This notebook demonstrates how to generate various slabs for a material using In addition, it will also demonstrate how to obtain the Wulff shape with a set of surface energies associated with Miller indices.


R. Tran, Z. Xu, B. Radhakrishnan, D. Winston, W. Sun, K. A. Persson, S. P. Ong, "Surface Energies of Elemental Crystals", Scientific Data, 2016, 3:160080, doi:10.1038/sdata.2016.80.

Sun, W.; Ceder, G. Efficient creation and convergence of surface slabs, Surface Science, 2013, 617, 53–59, doi:10.1016/j.susc.2013.05.016.

Calculating the surface energy

To do this, we actually need to calculate (from first principles) the total energy of two structures. The total energy of the bulk ($E_{bulk}$) (preferably the oriented unit cell corresponding to the slab) and the total energy of the slab($E_{slab}$) which is several layers of atoms interfaced with a vacuum. Using the following equation, we can get the surface energy $\gamma = \frac{E_{slab}-E_{bulk}}{2A}$ where both slab and bulk systems have the same number of atoms and species (you can multiply $E_{bulk}$ where n is the number of oriented unit cell layers contained in your slab system relative ot your bulk system). The factor of 1/2 accounts for the two surfaces in our slab model so $\gamma$ is the surface energy of one surface.

Some basic properties of the Wulff shape

Using the WulffShape class, there are a couple of properties we can get. Here we will explain what some of them are.


Surface Gibbs free energy for a crystal is given by $\Delta G=\sum\limits_{hkl}\gamma_{hkl}A_{hkl}$. Where $\gamma_{hkl}$ is the surface energy of facet (hkl) and $A_{hkl}$ is the surface area of that particular facet that occupies the Wulff shape. We can normalize this value with the total surface area of the Wulff shape to get the weighted (average) surface energy for a particular material $\bar{\gamma}=\frac{\Delta G}{\sum\limits_{hkl}A_{hkl}}$


Typically in the literature when discussing surface anisotropy, we would only look at the ratios of 2 surface energies when talking about anisotropy. eg. the ratio of a generic fcc (111) to (100) surface energy should be less than 1 as the (111) facet is the closest packed surface of an fcc structure and should have the lowest surface energy. However this method of determining surface anisotropy does not allow us to determine an overall anisotropy of a material, ie. how different are all the surface energies for a material. As such, we used the Coefficient of Variation from the weighted surface energy. For reference, an ideal sphere Wulff shape (eg. completely isotropic) has a anisotropy of 0.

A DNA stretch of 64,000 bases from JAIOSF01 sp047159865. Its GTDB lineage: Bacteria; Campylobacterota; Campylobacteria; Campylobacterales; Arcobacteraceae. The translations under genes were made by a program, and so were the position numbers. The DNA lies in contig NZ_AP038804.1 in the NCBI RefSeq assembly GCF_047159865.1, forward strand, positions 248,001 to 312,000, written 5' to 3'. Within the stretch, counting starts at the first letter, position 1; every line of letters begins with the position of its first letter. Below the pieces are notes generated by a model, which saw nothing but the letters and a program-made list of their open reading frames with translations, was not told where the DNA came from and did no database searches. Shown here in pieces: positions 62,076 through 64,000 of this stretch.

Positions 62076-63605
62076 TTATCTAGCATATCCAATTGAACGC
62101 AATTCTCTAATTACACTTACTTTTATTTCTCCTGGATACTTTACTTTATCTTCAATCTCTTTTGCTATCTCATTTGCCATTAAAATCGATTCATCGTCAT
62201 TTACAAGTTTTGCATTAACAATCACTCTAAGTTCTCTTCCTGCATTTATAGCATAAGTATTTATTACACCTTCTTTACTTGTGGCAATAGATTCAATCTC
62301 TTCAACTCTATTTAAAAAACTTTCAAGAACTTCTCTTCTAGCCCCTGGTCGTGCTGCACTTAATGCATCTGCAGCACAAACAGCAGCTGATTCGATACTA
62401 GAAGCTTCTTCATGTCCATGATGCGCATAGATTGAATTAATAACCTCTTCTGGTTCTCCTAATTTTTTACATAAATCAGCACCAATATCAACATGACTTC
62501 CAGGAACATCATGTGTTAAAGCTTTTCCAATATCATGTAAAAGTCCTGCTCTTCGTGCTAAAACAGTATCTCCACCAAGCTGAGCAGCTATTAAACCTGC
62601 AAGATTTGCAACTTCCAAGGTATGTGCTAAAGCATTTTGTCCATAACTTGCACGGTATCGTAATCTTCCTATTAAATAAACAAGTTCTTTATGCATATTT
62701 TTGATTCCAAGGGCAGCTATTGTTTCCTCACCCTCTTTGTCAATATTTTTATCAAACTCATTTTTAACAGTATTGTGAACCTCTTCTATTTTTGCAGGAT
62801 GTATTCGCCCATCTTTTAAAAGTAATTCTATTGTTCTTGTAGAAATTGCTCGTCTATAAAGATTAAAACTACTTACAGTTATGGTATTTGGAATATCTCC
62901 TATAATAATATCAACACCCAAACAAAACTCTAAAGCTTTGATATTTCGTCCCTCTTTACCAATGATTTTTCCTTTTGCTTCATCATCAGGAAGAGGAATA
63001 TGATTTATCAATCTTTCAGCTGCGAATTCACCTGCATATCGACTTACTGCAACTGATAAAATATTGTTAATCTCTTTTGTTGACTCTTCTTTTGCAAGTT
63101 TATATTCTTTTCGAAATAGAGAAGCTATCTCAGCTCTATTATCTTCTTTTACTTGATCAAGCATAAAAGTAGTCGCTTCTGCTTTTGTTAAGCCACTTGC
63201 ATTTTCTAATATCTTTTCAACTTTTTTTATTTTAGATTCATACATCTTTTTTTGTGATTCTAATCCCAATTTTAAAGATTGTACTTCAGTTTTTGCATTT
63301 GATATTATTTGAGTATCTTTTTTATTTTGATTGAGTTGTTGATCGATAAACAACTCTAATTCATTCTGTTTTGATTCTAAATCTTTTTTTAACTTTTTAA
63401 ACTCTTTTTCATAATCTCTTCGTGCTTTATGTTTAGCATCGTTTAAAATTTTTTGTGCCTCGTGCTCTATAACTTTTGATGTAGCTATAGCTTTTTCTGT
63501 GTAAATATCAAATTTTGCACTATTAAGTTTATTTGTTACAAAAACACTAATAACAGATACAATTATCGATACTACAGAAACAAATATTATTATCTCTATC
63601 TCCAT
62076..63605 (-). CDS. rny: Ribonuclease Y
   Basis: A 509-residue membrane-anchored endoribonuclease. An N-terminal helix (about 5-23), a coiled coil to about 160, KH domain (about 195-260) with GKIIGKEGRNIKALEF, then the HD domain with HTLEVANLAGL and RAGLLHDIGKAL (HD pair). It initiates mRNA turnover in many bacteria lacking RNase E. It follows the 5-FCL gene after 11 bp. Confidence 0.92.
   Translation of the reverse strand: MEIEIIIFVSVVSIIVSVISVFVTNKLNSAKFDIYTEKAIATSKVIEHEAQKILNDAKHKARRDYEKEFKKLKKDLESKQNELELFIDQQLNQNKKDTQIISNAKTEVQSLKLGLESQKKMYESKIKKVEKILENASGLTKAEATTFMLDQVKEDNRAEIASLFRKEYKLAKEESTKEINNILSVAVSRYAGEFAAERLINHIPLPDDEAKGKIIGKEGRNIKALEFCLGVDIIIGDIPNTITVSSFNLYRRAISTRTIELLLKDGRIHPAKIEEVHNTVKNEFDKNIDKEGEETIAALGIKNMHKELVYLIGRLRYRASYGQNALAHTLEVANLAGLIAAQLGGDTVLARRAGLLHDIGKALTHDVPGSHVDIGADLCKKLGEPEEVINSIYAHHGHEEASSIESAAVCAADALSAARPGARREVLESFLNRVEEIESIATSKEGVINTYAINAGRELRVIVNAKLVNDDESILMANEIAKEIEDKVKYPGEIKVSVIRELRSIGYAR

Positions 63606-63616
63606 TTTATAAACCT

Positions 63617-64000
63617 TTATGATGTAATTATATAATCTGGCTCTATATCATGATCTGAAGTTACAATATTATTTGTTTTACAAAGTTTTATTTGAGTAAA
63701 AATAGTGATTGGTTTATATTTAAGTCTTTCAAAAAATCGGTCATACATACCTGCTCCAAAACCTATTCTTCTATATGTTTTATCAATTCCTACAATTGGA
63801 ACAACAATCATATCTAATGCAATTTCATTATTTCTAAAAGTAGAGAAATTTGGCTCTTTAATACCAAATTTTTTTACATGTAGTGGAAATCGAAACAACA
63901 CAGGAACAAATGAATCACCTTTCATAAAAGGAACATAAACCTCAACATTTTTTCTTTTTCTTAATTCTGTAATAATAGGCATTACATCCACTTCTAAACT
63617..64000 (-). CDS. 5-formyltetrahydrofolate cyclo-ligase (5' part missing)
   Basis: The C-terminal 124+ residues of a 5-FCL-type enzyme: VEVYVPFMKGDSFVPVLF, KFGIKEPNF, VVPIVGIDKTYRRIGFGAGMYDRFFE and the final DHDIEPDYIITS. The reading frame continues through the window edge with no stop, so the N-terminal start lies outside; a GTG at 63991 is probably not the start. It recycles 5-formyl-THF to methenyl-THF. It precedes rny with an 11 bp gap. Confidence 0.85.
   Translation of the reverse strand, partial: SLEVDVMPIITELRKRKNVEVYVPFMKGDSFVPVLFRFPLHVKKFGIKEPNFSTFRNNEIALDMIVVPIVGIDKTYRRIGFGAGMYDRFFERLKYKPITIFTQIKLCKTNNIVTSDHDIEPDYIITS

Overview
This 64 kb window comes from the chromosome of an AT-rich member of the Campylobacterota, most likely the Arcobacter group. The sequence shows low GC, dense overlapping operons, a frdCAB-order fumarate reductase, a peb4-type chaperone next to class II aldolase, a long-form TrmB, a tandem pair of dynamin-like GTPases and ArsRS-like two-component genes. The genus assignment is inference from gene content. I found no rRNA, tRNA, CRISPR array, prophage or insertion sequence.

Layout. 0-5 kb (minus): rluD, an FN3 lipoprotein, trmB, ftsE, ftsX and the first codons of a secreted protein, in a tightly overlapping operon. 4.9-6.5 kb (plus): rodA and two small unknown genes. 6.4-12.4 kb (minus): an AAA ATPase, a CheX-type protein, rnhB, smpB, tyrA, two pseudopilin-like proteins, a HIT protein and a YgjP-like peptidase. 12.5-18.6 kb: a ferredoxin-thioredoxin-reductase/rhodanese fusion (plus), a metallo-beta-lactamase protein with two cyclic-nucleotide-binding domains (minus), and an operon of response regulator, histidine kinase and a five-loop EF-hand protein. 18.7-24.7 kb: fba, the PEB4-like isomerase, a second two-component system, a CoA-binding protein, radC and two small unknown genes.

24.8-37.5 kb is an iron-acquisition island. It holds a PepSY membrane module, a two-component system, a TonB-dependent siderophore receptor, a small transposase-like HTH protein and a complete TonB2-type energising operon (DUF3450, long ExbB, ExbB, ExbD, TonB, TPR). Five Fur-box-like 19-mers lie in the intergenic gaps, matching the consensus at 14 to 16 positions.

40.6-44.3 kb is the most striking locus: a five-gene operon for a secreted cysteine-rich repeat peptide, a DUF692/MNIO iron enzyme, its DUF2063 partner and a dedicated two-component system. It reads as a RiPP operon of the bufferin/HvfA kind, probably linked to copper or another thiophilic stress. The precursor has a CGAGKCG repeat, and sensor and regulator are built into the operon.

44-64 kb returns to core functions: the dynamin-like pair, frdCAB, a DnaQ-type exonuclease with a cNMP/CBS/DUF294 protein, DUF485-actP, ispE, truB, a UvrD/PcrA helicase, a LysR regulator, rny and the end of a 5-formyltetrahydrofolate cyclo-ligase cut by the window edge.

An alternative to anisotropy. This is useful for determining the critical nucleus size. A large shape factor indicates great anisotropy. See Ballufi, R. W., Allen, S. M. & Carter, W. C. Kinetics of Materials. (John Wiley & Sons, 2005), p.461

When generating a slab of LiFePO4, we also want to be careful not break any of the P-O bonds. These bonds are strong enough that they will result in a significantly high surface energy when broken so its reasonable to say that any terminations with such broken bonds will not yield the lowest surface energy. To implement this, we add the bonds parameter to get_slabs, a dictionary where the key will be two atoms whose bonds we do not want to break and the element of that value would be their maximum bond length.

There are a couple of rules before we actually run calculations on some of these slab models. First off, we need to ensure that all slabs we will be calculating have the same surface on both sides. To do this, we need to ensure the slab model has Laue point group symmetry ie. contains inversion symmetry. We use the is_symmetric() property of our slab object to check this. It's important that both surfaces are the same as the above equation for surface energy is used to get the energy of one surface, hence the 1/2 factor in the equation. If the surfaces are different (the slab is not symmetric), we would be calculating the average surface energy of two different surfaces in our slab rather than the surface energy for one slab in our calculation. Secondly, for structures containing oxidation states, we need to ensure that our surfaces are nonpolar. A polar termination will lead to a very high surface energy, so we can skip those particular structures. We can check polarity using the is_polar() property of our slab object. Both these criterias (nonpolar and symmetric) should be satisfied before calculating a particular slab model.